South Dakota Attorney General Jason Ravnsborg has been charged with three misdemeanors—but will face no felony charges—after allegedly striking and killing a man with his car while returning home from a political fundraiser in September.
Ravnsborg has been charged with operating a motor vehicle while using a mobile electronic device, careless driving and a lane driving violation for the Sept. 12 crash that claimed the life of 55-year-old Joseph Boever. Each count carries a maximum penalty of 30 days in jail or up to a $500 fine.
Hyde County State’s Attorney Emily Sovell, whose office handled the months-long investigation, announced the charges against Ravnsborg Thursday in a press conference streamed by South Dakota Public Broadcasting.
Sovell said while she knew there had been speculation about whether there would be some type of manslaughter or homicide charge in the case, prosecutors lacked the necessary evidence to justify the more serious charges.
In a statement through a private spokesperson, Ravnsborg said the decision affirmed his belief that “our legal system continues to work,” according to the Grand Forks Herald.
“I have and will continue to pray for Joe Boever and his family,” Ravnsborg said. “I cannot imagine their pain and loss and I do send my deepest condolences to them.”
Scott Heidepriem, an attorney for Boever’s widow Jenny Boever, said she plans to file a civil lawsuit in the death.
“The family deserves answers to what happened that night,” he told the local paper. “The attorney general should be held accountable for his actions just like anyone else.”
Boever was killed just before 10:30 p.m. on Sept. 12 as he was walking along the north shoulder of Highway 14, Sovell said.
Ravnsborg had been driving a red 2011 Ford Taurus along the highway on his way home from a Republican fundraiser at Roosters Bar & Grill earlier that night.
Investigators determined that Ravnsborg left the lane of travel at some point before the crash, striking and killing Boever.
Ravnsborg immediately pulled over and called 911 but initially told authorities that he believed he had hit a deer. Boever’s body was not discovered until the next day when Ravnsborg was assessing the damage and debris in the area, despite local law enforcement and Ravnsborg’s attempts to surveil the area the night of the crash.
“We know from the phone records that Ravnsborg walked the area of the accident and actually walked by the area where Mr. Boever was and he was using the flash light on his phone at the time,” Beadle County State's Attorney Michael Moore, who also reviewed the case, said at the press conference Thursday.
It’s not clear why Boever’s body wasn't discovered until the next day.
A tow truck was called to haul Ravnsborg’s damaged vehicle away from the scene and Ravnsborg was provided a “courtesy vehicle” from law enforcement officers to drive himself home, Sovell said.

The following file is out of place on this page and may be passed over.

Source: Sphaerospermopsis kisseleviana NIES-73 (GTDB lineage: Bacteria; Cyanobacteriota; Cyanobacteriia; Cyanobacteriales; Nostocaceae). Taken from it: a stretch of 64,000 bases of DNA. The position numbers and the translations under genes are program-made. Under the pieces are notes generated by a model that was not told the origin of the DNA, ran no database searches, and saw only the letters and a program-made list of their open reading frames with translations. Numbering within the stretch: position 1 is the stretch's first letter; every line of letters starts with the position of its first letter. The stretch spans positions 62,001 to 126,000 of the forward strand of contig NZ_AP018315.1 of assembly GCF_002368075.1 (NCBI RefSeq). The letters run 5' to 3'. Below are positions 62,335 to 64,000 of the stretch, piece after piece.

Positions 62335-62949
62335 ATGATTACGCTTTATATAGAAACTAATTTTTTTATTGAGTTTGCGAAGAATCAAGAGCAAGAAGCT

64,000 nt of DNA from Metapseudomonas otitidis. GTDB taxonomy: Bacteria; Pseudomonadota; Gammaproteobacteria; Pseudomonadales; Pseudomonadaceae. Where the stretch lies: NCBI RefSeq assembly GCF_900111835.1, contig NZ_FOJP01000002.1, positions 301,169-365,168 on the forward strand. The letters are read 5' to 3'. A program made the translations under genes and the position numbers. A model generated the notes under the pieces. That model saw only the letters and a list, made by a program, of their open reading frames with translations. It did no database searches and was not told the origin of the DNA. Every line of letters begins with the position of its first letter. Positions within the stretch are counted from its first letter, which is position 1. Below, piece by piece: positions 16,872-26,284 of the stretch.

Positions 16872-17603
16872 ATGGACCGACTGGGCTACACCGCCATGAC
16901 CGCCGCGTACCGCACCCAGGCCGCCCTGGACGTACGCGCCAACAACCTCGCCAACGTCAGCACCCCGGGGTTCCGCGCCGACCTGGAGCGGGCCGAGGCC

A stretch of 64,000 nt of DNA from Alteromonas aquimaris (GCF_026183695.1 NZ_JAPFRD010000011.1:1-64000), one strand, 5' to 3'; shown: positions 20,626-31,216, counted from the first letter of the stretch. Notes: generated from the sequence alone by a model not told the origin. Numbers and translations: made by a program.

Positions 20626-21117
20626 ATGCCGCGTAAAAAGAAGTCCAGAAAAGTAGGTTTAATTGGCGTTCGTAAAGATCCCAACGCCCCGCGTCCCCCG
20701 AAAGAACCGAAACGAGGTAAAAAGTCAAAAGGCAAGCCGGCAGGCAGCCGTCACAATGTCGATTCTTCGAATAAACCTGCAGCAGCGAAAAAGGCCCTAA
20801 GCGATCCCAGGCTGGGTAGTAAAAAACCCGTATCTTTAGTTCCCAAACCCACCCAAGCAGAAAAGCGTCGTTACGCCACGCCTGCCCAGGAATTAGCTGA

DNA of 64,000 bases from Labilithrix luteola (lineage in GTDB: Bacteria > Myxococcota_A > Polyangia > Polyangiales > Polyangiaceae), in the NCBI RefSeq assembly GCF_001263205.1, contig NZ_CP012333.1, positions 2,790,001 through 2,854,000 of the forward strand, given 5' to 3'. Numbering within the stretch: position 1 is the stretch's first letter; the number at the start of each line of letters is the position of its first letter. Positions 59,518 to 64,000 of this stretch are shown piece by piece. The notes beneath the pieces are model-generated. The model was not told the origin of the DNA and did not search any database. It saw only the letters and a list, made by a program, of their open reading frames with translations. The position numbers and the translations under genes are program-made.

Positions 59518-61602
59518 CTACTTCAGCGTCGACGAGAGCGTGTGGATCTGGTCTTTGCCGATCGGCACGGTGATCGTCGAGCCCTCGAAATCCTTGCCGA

Authorities said while Ravnsborg had been on his cell phone before the crash—resulting in the charge for using the phone while driving—he had not been on the phone at the time of the crash, according to cell phone records.
According to Sovell, the case did not meet the requirements for vehicular homicide because in the state of South Dakota it would have required the driver to be under the influence of alcohol, drugs, or other substances and required evidence that the driver had acted in a negligent way to cause the death of another person.
The toxicology tests—which were conducted 15 hours after the accident—did not find any evidence of alcohol or drug use, Sovell said.
“There was a very, very thorough investigation conducted for every step that was taken in the hours preceding and nothing was indicative of him being under the influence of any alcohol or drugs,” she said.
The case also did not meet the requirements for second-degree manslaughter, she said, because the charge required prosecutors to reach a high evidence threshold to prove the acts had been reckless and not merely negligent.
“There’s no evidence Ravnsborg’s travel outside the lane of travel was done in such a manner to suggest a reckless disregard for the safety of others,” Moore told reporters. “We do not know when Ravnsborg left the lane of travel. We do not know why Ravnsborg was outside the lane of travel. We do not know if Ravnsborg realized he was outside the lane of travel.”
Moore added that the state would need to prove that “Ravnsborg was aware of the dangerous nature of his conduct” at the time of the accident.
“No such evidence exists. At best his conduct was negligent, which is insufficient to bring criminal charges in South Dakota,” he said.
Moore said that while he did not feel good about the decision, he believed it was the “right decision.”
“Obviously when a person dies, we want to know what happened but we are limited by the investigation and by the facts,” he said. “There’s just nowhere else to go.”
Sovell affirmed that she had to follow the evidence in the case.
“Prosecutors' jobs … are to look at the facts, look at the evidence, apply the laws and the standards they are provided and that’s exactly what’s been done in this case,” she said.
Boever’s cousin Nick Nemec, who had been in the press room Thursday, said he had anticipated this result.
“I’m disappointed, but not surprised,” he said, according to the local paper. “I’d been saying for months, ‘I think he’ll be charged with crossing the white line.’ And that’s exactly what he got charged with.”
The Democratic Party of South Dakota has called for Ravnsborg to resign.
“[Ravnsborg] cannot serve as the Chief Prosecutor, Chief Law Enforcement Officer, and South Dakota’s lawyer when your careless and negligent conduct caused the death of another person,” the Democratic Party said in a statement obtained by local station KELO.
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